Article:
Manuel “the Fortunate” did not send it abroad as a gift of state for a European dignitary
such as the king of France.
This work, begun in 1519, was intended quite simply for Leonor, his young wife
and the sister of the sovereign of neighboring Castile, Emperor Charles V, in whose
service Ferdinand Magellan had been working since 1518 – the badly-treated Portuguese
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exile preparing to sail around the world in the service of the Castilians, those appreciated
neighbors, rival brothers and cordial competitors.
This time, cartography, or the “science of princes”, as mentioned above was
intended for a princess. The reason was not merely fondness of the arts or love itself. It is
now also revealed by current cartographic historians that this atlas, so strange and lavish
and intended for the eyes of Emperor Charles V and the men of Castile, was in fact an
instrument of geostrategic, geopolitical and diplomatic counter-information that even
featured nautical mystification.
The Atlas Miller is the last Portuguese attempt to thwart Columbus’ Spanish plan.
And, as mentioned above, this atlas was also created to counter the voyage by Ferdinand
Magellan, and the voyage by Ferdinand Magellan was done to counter the Atlas Miller.
And what is remarkably surprising – really amazing – is the fact that for several months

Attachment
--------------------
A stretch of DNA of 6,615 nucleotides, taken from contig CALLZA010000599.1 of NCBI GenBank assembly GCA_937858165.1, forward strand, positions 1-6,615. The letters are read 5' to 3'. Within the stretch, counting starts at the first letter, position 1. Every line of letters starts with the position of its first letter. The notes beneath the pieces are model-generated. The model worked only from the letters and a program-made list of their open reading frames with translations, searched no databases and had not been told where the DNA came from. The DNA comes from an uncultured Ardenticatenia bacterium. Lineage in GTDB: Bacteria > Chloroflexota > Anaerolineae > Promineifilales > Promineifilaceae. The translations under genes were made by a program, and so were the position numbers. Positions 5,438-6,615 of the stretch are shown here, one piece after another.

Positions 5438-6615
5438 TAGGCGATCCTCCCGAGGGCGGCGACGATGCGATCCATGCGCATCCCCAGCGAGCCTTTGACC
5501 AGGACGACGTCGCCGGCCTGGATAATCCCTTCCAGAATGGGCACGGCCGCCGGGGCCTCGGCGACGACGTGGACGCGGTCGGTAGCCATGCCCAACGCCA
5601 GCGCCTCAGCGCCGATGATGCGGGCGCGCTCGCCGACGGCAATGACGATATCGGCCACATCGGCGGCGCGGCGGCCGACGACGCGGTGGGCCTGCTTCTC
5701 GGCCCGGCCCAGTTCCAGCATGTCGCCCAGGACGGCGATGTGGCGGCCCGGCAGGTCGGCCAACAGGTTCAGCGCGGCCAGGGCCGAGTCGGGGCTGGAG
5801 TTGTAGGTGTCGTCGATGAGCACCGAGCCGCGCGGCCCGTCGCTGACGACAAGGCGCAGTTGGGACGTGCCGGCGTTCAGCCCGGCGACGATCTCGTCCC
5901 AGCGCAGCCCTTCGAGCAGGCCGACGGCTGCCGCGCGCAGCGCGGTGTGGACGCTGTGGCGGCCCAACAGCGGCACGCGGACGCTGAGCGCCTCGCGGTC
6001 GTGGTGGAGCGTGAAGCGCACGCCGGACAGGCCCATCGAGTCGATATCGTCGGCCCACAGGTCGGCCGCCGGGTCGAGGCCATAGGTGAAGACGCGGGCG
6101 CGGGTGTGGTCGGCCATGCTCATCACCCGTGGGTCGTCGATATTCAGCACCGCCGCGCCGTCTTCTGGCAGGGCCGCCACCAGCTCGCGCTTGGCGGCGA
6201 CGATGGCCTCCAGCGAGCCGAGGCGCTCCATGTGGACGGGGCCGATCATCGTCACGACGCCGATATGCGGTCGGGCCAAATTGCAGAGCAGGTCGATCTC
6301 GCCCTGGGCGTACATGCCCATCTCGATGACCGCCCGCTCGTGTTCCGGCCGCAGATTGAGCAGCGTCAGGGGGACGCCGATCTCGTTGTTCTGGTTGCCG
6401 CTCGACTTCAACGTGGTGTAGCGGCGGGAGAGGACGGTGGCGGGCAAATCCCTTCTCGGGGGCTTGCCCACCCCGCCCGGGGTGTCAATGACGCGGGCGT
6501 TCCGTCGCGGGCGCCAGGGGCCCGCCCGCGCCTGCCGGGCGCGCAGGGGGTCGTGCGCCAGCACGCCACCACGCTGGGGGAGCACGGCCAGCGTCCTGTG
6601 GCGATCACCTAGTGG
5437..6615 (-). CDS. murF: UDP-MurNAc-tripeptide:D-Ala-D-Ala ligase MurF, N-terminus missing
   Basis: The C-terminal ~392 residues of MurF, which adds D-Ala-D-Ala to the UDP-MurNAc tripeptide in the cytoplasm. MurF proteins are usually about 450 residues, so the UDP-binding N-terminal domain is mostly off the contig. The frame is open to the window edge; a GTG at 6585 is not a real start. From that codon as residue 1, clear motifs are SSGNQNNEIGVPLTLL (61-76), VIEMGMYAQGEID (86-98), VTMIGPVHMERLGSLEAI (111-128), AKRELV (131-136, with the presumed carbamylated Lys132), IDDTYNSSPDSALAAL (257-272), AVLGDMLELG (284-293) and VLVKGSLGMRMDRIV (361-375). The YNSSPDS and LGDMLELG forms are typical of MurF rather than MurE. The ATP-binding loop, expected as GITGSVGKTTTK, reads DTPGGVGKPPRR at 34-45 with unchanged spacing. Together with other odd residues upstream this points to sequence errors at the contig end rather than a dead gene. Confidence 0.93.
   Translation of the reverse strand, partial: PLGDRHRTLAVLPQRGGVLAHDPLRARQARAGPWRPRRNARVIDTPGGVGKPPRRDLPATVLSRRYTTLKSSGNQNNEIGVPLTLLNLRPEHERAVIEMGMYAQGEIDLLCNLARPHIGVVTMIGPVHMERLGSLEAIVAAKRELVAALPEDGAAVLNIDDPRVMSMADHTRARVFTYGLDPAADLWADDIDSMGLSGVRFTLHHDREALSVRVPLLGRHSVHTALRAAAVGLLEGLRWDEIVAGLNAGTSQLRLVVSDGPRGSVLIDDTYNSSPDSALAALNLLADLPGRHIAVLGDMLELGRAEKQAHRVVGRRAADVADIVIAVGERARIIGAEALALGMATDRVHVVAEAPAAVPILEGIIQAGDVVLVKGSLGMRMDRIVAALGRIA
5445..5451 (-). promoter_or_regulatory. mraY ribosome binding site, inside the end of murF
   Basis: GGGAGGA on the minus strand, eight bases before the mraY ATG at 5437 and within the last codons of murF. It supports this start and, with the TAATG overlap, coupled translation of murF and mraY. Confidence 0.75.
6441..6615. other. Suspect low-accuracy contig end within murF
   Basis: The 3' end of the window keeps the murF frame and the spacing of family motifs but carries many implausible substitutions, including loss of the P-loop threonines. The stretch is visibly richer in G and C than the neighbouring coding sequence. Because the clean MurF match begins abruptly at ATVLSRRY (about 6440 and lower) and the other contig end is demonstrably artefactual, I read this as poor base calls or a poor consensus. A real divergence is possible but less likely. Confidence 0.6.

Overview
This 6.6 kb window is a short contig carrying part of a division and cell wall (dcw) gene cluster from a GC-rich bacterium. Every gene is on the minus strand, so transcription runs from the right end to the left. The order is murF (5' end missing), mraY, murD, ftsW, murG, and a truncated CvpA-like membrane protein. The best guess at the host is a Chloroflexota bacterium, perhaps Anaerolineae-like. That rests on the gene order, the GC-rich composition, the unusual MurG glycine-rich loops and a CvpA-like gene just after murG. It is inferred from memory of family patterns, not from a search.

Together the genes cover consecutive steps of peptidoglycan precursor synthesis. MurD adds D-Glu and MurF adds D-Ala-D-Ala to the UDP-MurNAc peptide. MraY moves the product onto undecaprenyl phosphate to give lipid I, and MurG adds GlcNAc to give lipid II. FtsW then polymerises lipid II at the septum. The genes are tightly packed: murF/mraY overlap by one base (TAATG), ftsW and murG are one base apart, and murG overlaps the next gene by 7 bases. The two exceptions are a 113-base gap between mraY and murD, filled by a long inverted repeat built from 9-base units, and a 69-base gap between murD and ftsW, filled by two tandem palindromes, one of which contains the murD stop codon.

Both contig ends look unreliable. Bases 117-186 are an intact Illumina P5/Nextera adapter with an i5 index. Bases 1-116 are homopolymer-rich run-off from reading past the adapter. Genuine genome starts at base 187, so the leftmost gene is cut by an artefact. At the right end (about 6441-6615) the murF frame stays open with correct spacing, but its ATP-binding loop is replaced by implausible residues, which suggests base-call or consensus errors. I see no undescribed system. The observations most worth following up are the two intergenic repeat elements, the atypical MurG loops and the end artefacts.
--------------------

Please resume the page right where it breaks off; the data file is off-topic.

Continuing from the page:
in 1519, travelling to and fro across the frontier, the same cartographers took part in both
projects, producing the Atlas Miller in Lisbon and preparing the voyage by Magellan in
Seville: Pedro Reinel and his son Jorge Reinel. When analyzed from a scientific and
critical viewpoint, the truth really is stranger than fiction.
These two men, Pedro and Jorge Reinel, were two of the finest cartographers of
their times. It was on the basis of their knowledge that the first circumnavigation of the
globe was prepared for the Crown of Castile. It was also more or less at the same time, in
1519, that the Atlas Miller, which, according to Luís Filipe Thomaz, Bernardo Sa Nogueira
and Alfredo Pinheiro Marques, can be said to be the most important atlas in the history of
the cartography of the European geographic discoveries, was produced for the Crown of
Portugal, also on the basis of their knowledge. A work of this nature, combining the most
advanced science then possible and the finest art then available with curiosity, beauty
and rigorous and exotic portrayals of the new lands outside Europe, could only be
produced at that time in Portugal: the country then offering the incredible and
extraordinary circumstances of three men surprisingly working together on a fascinating
masterpiece: a black cartographer, an Iberian nobleman and a Flemish painter…Pedro
Reinel, Lopo Homem and António de Holanda.
The leaves of the Atlas have drawings on both sides, and they are now mounted in
a modern album, which allows each to be examined. The central folds which divide the